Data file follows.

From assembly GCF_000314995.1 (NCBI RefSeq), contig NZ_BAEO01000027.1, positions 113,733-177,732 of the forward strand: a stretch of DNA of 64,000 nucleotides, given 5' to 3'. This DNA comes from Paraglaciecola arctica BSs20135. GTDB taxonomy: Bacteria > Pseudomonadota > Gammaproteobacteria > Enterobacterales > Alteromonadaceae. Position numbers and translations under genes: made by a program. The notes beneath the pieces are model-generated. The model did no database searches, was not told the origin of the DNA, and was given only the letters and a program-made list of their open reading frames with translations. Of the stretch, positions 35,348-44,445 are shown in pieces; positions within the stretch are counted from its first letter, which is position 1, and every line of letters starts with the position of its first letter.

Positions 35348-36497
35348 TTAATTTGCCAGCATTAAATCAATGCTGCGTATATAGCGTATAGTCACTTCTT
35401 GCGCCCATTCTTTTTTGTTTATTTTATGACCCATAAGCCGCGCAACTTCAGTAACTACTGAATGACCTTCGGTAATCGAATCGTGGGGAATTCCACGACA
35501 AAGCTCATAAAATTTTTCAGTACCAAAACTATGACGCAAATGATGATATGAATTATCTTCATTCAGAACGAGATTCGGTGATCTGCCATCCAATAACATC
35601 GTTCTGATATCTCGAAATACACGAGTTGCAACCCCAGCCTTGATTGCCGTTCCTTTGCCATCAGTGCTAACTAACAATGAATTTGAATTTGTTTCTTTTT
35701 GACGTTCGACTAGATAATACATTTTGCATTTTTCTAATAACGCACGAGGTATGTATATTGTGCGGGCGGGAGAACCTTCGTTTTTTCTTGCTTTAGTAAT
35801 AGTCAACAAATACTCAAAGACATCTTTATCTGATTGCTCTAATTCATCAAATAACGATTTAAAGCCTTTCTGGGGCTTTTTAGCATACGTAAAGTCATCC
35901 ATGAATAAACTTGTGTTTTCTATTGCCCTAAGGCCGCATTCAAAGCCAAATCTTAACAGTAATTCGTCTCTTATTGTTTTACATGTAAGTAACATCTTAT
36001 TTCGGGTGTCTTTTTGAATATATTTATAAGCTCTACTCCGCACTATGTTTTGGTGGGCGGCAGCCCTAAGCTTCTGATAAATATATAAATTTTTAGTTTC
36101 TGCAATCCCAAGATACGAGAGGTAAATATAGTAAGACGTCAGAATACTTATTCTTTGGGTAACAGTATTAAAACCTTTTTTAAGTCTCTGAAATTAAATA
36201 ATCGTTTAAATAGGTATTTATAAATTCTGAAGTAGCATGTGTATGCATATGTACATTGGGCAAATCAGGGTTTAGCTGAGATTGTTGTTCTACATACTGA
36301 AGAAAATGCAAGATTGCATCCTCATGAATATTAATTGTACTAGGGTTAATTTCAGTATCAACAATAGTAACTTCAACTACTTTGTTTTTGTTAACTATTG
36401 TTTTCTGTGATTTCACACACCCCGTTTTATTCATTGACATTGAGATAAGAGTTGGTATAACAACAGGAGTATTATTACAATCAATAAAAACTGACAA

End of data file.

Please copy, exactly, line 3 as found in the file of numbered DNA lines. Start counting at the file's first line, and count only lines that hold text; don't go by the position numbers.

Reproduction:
35348 TTAATTTGCCAGCATTAAATCAATGCTGCGTATATAGCGTATAGTCACTTCTT